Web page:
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The Eighth Circuit Court of Appeals (covering Minnesota, North Dakota, South Dakota, Iowa, Missouri, Kansas, and Nebraska) recently reaffirmed that the United States Department of Transportation (DOT) — not the Department of Labor (DOL) — has jurisdiction to control the qualifications and maximum hours of service for certain employees of interstate motor carriers. Williams v. Central Transport International, Inc., Case 15-2201, (8th Cir. Ct. App. July 28, 2016) In many cases over the years, courts considered the interaction between the original 1935 Motor Carrier Act (which gave the DOT the power to govern such employees pre-empted) and the later 1938 Fair Labor Standards Act which requires overtime pay under certain circumstances, generally, for work over 40 hours per week.  Several years after both acts, in 1940, the Supreme Court limited the DOT’s power over interstate motor carrier employees only if those employees’ activities affected the safety of the motor carriers’ operations.  Importantly, a few years later, in 1943, the Supreme Court further explained the exemption that it applies whether or not the DOT actually does, or does not, issue rules regarding qualifications and maximum hours.

Of course, the DOT, and its motor carrier agency, the Federal Motor Carrier Safety Administration (FMCSA) have controlled drivers’ commercial motor vehicles quite extensively with maximum hours of service regulations for many years.  In its roughest form, drivers may work no more than 60 hours in six days and no more than 70 hours in seven days.  Period. There are a number of details and exceptions to those rules but that is the gist.  DOT has no analogous regulation for overtime pay.  None.  It is well settled law that even if a driver works those maximum hours, she is not entitled to FLSA overtime because the DOT retains jurisdiction to set qualifications and maximum hours of service. In fact, if the driver works more than that, she is breaking the law.  So, in the case of drivers of commercial motor vehicles, the DOT did what it is authorized to do. Unfair?  Maybe. But it’s the law.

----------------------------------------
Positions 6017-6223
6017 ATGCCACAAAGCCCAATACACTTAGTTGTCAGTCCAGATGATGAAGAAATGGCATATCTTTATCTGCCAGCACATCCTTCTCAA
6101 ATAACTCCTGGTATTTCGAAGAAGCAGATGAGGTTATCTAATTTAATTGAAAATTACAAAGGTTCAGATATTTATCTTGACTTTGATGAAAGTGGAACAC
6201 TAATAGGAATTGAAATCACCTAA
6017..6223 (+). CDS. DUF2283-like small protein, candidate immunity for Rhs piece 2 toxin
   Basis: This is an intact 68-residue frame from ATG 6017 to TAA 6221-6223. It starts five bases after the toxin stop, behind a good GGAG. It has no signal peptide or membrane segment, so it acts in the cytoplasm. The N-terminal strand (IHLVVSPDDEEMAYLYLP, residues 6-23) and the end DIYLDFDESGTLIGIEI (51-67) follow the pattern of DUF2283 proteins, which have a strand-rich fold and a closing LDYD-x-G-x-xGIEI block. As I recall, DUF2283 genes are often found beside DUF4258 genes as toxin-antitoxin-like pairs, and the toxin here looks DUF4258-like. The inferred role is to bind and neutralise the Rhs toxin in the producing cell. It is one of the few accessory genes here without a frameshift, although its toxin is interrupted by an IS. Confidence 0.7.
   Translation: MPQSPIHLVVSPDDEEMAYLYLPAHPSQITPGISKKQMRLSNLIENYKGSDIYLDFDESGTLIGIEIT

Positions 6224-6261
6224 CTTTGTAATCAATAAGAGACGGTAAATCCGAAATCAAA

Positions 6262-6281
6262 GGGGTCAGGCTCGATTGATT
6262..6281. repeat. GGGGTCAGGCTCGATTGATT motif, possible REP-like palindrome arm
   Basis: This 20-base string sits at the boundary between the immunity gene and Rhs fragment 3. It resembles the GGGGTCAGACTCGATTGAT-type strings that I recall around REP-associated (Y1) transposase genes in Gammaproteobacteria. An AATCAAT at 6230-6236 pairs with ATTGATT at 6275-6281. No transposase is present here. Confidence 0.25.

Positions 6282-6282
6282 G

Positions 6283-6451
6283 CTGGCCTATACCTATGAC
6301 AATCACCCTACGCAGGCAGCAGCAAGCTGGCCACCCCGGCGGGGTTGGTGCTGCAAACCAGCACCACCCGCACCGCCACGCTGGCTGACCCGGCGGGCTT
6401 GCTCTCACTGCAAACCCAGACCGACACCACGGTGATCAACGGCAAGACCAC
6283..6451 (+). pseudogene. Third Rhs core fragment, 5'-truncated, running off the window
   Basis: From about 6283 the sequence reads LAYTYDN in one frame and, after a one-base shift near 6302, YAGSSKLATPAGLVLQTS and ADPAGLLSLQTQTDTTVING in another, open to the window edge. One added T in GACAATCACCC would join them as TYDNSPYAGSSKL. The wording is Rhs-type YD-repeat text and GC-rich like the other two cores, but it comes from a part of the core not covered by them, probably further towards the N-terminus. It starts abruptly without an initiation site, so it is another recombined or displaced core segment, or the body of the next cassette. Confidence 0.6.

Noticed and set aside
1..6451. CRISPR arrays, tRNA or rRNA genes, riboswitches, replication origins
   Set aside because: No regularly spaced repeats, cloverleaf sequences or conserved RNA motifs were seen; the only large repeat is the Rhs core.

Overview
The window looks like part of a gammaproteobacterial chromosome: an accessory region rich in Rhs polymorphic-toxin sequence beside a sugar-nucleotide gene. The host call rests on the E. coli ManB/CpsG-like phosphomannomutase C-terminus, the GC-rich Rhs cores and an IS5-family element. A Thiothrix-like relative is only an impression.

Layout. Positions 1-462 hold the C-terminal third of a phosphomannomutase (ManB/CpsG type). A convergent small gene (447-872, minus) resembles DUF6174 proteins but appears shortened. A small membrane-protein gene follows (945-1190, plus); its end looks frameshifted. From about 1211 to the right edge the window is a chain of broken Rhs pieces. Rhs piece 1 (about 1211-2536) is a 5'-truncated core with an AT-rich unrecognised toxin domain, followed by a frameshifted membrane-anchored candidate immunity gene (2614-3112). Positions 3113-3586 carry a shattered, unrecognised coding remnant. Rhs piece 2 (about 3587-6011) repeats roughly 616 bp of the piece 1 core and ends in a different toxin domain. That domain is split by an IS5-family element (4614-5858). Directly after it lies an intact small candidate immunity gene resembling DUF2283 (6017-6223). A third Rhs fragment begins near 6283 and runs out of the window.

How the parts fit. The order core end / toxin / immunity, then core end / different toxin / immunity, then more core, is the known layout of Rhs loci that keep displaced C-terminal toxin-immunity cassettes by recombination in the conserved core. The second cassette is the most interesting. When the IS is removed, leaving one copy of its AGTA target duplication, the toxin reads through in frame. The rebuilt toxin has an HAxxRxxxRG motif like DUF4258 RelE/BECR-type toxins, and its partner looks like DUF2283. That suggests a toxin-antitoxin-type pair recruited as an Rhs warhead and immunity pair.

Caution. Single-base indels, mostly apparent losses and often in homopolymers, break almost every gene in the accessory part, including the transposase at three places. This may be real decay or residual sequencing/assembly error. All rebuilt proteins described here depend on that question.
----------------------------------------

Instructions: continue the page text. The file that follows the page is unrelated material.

The more interesting situations, of course, are where there are no express DOT regulations regarding maximum hours of service for other motor carrier employees who “affect” the safety of the motor carrier’s operations.  Such employees can include load planners, loaders, and mechanics.  Despite the authority to do so, the DOT has never issued regulations regarding maximum hours of service for these types of motor carrier employees. But it could.  Therefore, such employees who work long hours, frequently well over 40 per week, occasionally claim that they are entitled to overtime under the FLSA.  The factual dispute then focuses on just how much that employee’s duties affect the safety of the motor carrier.  For the most part, courts will engage in a fact intensive search to see how much of that employee’s work is, and how much isn’t, affecting safety on the road.  The rule is that a “substantial” part of the employee’s work must be so safety related.  Job titles are considered, but far from determinative.  An employee who spends a substantial part of her time loading trucks and is responsible for proper securement of cargo would be exempt from the FLSA overtime provision no matter how many hours she worked. Conversely, an employee who takes direction from someone else on such duties, or just unloads trucks or pushes freight around the dock, would not be exempt from the FLSA and would be entitled to overtime.  This can lead, sometimes, to employees legally being compensated very differently even though their jobs may be remarkably similar.

This recent Eighth Circuit opinion is unique in that it expressly ignores the DOL’s regulations which purport to require an employee to “exercise judgment and discretion” in loading because, as the Court says, the DOL has no authority to issue any regulations or opinions about what the DOT’s authority might be. In short, the DOL can’t issue a regulation to determine application of a DOT regulation or DOT jurisdiction.

And that is the takeaway for a motor carrier facing this type of situation. The opinion offers a small haven for employers who seek a regulatory exception from DOL regulation.  When a DOL regulator, or a disgruntled employee, tells you that you are breaking some law or regulation, you don’t have to believe her.  Although you might be technically “breaking” the law, remember that law may not apply to you.  You need to be sure.  As a famous professional wrestler once said, and I’m paraphrasing, it’s against the rules to choke your opponent for five seconds.  That doesn’t mean, for a wrestler, all choking is against the rules. A wrestler can choke her opponent for four seconds.  However, if you own a paint store you can’t choke your competitor, or your employees, at all.  Are you a professional wrestler or paint store owner?  Are you a motor carrier or not?

If you find yourself at odds with the DOL, give us a call.